Welcome to Language Mastery!
A Blog, Podcast, Newsletter & Language Guide Series Dedicated to Helping You Learn Languages the Fun Way
Magazines, Podcasts, Blogs, and Sites Featuring Language Mastery
Meet the Author
Who Am I & Why Did I Start Language Mastery?
Nice to meet you! 初めまして！幸會幸會！Enchanté de faire votre connaissance. ¡Mucho gusto!
I'm John Fotheringham, the silly goose who created Language Mastery. I’m a linguist, author, teacher, and entrepreneur. In addition to languages and applied linguistics, I am passionate about world travel, nutrition, ancestral health, improv, martial arts, mountain biking, hiking, art, design, and history. I grew up near Seattle, but have spent much of my adult life living, learning, and working abroad, especially in Japan, Bangladesh, China, and Taiwan.
Over the past two decades of learning and teaching languages, I have experimented with a wide range of learning methods, materials, and mindsets in an effort to figure out what works, and what doesn't. I now share everything I've learned—and everything I continue to learn—on the Language Mastery Blog, on the Language Mastery Show (my free podcast), in the Language Mastery Insider (my free newsletter), and in my series of language guides that show you how to learn a language anywhere in the world using my Self-Guided Immersion™ approach.
See the About page for more about the site, my Self-Guided Immersion™ approach, and my language learning journey.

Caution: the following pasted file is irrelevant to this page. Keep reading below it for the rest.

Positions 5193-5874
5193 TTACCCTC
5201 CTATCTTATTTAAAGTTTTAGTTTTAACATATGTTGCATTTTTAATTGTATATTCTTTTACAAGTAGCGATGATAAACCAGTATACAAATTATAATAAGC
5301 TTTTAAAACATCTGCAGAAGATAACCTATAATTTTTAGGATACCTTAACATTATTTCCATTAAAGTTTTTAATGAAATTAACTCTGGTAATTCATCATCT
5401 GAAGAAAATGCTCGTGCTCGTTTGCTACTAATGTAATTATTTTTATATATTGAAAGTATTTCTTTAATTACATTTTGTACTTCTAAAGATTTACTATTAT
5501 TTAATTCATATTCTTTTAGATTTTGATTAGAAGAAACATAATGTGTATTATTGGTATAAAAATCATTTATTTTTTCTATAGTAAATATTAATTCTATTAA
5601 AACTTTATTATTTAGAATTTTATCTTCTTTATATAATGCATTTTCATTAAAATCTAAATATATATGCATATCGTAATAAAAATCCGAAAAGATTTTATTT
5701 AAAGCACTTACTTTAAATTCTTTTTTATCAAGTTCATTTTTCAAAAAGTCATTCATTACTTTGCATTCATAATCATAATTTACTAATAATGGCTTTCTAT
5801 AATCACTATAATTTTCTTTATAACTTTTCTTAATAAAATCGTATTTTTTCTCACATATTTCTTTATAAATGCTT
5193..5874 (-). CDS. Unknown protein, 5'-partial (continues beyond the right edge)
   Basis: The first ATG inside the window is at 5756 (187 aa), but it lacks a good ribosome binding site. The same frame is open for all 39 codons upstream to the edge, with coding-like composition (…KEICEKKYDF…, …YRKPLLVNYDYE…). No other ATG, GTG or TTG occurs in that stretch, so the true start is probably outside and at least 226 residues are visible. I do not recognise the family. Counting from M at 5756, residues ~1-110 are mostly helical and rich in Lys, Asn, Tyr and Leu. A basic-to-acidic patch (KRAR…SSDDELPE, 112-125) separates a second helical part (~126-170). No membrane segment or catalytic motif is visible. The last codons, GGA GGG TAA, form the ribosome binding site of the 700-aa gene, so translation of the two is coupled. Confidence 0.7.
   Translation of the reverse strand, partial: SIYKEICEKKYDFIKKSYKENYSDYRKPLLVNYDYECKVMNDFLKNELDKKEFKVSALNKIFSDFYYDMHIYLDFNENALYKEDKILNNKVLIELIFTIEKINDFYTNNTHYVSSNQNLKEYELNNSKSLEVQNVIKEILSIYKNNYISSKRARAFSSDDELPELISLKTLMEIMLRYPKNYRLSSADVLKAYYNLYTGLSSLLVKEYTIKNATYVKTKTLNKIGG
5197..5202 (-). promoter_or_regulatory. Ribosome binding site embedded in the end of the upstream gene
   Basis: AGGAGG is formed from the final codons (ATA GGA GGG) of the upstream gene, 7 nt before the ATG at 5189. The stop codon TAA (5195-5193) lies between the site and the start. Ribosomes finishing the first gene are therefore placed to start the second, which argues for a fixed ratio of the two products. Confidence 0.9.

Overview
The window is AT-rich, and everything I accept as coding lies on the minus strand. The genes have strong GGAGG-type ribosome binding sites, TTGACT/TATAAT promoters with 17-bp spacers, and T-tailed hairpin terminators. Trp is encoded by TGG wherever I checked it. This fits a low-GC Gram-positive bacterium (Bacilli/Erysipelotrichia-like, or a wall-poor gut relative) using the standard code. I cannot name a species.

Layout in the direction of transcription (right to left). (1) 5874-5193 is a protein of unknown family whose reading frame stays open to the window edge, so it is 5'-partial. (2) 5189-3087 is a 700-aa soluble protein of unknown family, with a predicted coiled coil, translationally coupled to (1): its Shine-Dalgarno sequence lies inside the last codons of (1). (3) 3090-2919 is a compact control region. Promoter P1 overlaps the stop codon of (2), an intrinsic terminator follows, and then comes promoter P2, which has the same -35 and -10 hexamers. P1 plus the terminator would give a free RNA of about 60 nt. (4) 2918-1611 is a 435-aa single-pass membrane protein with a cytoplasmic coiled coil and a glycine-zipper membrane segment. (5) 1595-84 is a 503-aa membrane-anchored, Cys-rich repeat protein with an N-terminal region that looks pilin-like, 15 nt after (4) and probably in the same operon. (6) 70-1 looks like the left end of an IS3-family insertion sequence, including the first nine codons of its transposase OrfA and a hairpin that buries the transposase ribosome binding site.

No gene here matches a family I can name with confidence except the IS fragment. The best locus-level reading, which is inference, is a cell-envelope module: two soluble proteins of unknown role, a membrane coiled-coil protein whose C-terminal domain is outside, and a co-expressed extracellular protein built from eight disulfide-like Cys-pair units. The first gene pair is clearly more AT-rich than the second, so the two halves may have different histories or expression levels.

My Language Learning Philosophy
Anyone can learn a foreign language with the right attitude, methods, and materials.
- You DON'T need to be "gifted" at languages. Most adult learners fail because they spend all their time learning about the language instead of actually spending enough time practicing in the language.
- You DON'T need to spend thousands of dollars on foreign language classes or hundreds of dollars on overpriced products like Rosetta Stone. But a little investment in the right tools and materials can go a long way.
- You DON'T need to force yourself through boring textbooks, grammars, and declension tables. Fun, modern, relevant materials are readily available online.
- You DON'T need to move abroad. Creative use of technology allows you to create a fun, effective immersion environment no matter where you live.
- You DO need to figure out what methods fit your learning style, schedule, and personality. There is no one-size-fits-all way to learn a language. You have to experiment until you find what works for you.
- You DO need to pick materials, topics, and activities that are inherently enjoyable and fit your unique personal interests. When you do, motivation and retention increase dramatically. As the blogger Khatzumoto puts it succinctly, "Fun gets done."
- You DO need to maximize your exposure to the target language everyday through input (listening and reading) and active output (speaking and writing). If you put in the time on a consistent basis, your brain will do the rest.
Begin Your Language Learning Journey
Read the blog, listen to the podcast, subscribe to the newsletter, or check out my step-by-step guides
The Language Mastery Blog